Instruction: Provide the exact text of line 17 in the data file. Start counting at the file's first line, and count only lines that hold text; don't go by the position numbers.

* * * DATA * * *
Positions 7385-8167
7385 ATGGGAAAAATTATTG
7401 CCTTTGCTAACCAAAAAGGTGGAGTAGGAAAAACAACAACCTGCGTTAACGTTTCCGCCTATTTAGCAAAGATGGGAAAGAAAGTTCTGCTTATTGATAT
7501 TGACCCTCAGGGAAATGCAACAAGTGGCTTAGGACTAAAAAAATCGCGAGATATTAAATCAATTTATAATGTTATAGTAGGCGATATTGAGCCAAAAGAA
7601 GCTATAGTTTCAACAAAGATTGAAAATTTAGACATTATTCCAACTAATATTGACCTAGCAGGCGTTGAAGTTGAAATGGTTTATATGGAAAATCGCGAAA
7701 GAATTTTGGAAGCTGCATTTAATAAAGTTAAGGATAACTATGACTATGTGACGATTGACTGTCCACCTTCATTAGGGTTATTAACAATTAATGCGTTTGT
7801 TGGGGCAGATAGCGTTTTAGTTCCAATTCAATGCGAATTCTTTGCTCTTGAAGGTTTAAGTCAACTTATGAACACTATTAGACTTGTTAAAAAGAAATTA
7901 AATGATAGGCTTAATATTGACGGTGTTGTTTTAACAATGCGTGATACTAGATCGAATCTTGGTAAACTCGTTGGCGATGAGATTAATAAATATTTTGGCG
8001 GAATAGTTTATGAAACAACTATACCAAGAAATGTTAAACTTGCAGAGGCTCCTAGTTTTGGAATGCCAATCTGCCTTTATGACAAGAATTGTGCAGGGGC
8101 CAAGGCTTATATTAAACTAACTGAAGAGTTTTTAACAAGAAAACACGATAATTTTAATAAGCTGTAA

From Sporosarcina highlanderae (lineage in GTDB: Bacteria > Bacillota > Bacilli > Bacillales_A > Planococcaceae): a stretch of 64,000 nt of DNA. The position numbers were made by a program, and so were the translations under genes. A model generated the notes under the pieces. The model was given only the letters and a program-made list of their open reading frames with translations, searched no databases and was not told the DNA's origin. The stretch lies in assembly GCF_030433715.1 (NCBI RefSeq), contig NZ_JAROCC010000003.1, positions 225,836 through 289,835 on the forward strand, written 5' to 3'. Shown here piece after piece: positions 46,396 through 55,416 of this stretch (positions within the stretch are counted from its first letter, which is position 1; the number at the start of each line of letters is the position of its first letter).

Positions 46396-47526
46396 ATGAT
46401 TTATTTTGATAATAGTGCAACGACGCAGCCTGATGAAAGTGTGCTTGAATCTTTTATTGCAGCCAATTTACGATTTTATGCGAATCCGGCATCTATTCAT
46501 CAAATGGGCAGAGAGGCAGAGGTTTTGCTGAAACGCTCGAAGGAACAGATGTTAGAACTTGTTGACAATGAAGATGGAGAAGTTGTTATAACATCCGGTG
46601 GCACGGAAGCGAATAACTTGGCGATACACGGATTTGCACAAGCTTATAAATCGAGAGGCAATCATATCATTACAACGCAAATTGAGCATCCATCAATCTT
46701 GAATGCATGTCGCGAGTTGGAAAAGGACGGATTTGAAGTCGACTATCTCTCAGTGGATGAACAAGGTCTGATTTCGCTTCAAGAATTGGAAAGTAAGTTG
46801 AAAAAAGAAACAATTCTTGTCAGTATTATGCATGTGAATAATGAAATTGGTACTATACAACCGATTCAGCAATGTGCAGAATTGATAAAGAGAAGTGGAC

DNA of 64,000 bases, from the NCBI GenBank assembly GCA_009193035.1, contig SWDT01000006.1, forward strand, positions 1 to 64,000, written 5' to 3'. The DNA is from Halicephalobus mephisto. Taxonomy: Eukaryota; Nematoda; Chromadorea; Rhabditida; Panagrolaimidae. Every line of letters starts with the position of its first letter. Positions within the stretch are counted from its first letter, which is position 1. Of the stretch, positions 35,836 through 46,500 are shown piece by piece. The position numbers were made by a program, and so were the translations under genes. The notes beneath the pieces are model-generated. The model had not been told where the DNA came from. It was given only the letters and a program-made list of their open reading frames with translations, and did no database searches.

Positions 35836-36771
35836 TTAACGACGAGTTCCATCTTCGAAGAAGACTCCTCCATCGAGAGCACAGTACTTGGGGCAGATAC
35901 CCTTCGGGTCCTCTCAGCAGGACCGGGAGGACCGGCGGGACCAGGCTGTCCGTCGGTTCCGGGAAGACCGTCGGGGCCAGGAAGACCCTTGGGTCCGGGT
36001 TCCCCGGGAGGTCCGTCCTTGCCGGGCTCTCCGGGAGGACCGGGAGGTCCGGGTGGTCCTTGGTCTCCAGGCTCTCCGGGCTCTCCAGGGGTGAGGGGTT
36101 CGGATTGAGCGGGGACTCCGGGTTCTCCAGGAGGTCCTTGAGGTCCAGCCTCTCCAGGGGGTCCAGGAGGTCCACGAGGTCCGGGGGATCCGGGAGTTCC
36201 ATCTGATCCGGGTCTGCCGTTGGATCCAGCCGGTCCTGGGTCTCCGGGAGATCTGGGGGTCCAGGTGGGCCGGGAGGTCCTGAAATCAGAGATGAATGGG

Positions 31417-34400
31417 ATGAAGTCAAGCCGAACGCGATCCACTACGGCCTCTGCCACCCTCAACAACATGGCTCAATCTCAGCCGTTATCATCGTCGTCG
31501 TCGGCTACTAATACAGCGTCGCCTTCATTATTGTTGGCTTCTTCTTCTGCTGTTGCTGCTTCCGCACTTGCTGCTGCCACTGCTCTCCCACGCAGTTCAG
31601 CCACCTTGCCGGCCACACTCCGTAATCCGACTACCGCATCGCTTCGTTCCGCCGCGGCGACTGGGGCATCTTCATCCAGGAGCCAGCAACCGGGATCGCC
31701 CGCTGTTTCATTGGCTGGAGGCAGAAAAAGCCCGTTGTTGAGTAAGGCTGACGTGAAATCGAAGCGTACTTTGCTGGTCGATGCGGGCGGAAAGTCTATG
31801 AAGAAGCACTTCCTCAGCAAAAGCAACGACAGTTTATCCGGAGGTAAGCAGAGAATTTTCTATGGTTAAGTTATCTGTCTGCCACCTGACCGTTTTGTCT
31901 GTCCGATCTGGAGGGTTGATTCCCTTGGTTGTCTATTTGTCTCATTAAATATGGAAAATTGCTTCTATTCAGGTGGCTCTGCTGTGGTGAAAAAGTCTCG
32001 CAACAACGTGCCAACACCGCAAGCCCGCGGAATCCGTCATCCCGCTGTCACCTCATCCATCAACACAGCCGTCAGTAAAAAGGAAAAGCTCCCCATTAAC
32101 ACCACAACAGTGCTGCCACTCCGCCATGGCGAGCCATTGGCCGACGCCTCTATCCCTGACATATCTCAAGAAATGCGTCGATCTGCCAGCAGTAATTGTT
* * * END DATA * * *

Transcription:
46701 GAATGCATGTCGCGAGTTGGAAAAGGACGGATTTGAAGTCGACTATCTCTCAGTGGATGAACAAGGTCTGATTTCGCTTCAAGAATTGGAAAGTAAGTTG